A Fatal Misunderstanding

By: Emily Warren
GUTTERMAN GRIFFITHS

On June 12, 2005, Eddie Johnson murdered his wife, Lorraine. Immediately before the murder, they were involved in an argument over a set of car keys. Then, in the front yard and in front of two of their three daughters, Eddie pointed a gun at Lorraine’s head and instructed her to give him the keys. Lorraine turned to her oldest daughter and told her to “give him the keys; give him the keys” as her voice rose in panic — and he shot her in the head. Lorraine was brain dead instantaneously.

We know these were the last words that Lorraine ever spoke. We know that she was scared when she died.

We know this because Eddie and Lorraine’s youngest daughter had been following after her father with an audio recorder. She was tired of her mother reporting domestic violence and then going to court and asking for the charges to be dismissed. She was determined that this time, there would be indisputable evidence of the crime.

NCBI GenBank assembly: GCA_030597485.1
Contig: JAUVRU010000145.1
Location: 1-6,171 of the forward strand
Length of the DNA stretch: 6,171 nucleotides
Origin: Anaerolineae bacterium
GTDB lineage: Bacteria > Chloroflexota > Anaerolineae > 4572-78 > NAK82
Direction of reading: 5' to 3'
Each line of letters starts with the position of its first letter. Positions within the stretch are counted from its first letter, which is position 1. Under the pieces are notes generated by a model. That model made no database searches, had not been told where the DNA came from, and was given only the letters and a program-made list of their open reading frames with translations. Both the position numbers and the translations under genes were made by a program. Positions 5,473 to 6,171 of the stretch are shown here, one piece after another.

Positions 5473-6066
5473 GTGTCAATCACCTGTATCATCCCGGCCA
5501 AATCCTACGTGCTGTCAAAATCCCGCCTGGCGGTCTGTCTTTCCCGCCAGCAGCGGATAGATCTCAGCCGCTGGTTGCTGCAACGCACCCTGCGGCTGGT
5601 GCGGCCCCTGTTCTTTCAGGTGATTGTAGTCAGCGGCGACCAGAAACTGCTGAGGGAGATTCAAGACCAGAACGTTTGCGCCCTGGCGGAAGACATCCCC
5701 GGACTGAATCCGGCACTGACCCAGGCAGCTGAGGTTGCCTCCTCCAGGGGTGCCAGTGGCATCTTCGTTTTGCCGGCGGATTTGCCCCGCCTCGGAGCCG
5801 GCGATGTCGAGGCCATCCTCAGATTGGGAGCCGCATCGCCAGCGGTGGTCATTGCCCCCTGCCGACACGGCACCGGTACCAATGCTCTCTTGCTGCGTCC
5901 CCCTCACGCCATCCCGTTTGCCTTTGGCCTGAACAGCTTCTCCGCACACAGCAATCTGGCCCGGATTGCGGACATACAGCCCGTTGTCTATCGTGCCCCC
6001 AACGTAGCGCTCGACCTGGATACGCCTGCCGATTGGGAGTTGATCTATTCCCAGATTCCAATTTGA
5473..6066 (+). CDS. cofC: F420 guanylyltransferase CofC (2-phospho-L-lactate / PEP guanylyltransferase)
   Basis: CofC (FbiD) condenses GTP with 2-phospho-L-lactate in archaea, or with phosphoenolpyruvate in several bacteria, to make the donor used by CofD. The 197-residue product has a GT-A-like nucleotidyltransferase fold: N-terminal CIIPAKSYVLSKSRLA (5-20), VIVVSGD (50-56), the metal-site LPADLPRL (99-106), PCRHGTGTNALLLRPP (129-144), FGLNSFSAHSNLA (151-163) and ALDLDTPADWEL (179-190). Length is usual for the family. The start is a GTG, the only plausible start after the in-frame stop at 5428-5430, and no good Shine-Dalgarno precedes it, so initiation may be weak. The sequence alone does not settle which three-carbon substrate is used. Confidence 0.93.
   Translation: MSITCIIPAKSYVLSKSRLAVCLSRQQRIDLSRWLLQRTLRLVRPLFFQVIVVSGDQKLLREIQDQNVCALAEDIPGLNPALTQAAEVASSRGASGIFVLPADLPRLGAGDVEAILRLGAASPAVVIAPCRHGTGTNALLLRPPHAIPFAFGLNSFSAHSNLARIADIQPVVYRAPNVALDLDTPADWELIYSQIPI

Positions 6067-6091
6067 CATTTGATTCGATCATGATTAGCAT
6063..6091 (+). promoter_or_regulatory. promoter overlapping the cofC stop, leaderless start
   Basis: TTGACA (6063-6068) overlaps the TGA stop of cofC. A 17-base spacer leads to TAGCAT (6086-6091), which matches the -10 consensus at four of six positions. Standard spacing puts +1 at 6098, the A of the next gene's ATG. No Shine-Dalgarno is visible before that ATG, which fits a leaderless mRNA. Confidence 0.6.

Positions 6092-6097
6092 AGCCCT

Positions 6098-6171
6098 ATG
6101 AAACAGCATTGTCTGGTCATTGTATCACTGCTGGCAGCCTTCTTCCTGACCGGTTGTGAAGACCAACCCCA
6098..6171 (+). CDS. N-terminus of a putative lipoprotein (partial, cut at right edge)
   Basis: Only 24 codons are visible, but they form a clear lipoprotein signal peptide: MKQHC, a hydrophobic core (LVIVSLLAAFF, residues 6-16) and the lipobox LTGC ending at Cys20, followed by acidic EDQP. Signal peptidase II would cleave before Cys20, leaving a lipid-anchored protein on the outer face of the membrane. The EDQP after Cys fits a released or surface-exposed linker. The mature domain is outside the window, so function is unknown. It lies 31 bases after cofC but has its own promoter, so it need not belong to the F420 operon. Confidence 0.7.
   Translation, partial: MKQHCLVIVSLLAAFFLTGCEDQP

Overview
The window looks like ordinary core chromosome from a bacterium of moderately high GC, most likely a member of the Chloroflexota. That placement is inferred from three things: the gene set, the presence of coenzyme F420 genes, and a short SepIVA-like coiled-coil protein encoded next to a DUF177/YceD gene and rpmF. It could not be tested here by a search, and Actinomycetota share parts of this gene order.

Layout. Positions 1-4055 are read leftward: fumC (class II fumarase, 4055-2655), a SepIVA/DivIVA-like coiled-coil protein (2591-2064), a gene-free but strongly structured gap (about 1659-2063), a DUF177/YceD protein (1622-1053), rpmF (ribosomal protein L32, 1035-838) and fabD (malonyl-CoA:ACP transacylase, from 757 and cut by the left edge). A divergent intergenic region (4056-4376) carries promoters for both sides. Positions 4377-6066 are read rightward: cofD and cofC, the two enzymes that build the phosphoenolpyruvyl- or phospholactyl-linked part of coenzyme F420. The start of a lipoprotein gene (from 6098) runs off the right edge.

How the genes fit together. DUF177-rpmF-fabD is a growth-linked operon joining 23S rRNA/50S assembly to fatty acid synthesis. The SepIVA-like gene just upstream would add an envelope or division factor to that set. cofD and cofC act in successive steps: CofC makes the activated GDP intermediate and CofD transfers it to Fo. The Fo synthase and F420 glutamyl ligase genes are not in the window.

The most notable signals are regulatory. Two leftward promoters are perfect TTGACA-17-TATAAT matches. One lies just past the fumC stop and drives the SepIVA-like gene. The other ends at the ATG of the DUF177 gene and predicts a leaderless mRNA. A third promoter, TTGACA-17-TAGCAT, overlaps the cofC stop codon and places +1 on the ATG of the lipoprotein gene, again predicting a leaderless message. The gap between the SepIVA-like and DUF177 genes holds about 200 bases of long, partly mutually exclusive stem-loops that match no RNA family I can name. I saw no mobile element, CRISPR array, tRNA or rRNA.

Neighbors heard the shot, and the girls’ screams, and more than one person called 911. They couldn’t imagine what was happening; theirs was a nice neighborhood where families lived. Within moments, two police officers arrived. They happened to be parked only a block away, and when they heard the alert tone on their radios, they somehow knew where the shooting must have taken place — at the house they had just left a few minutes earlier.

To read this story and other complete articles featured in the September 11, 2017 print edition of Law Week Colorado, copies are available for purchase online.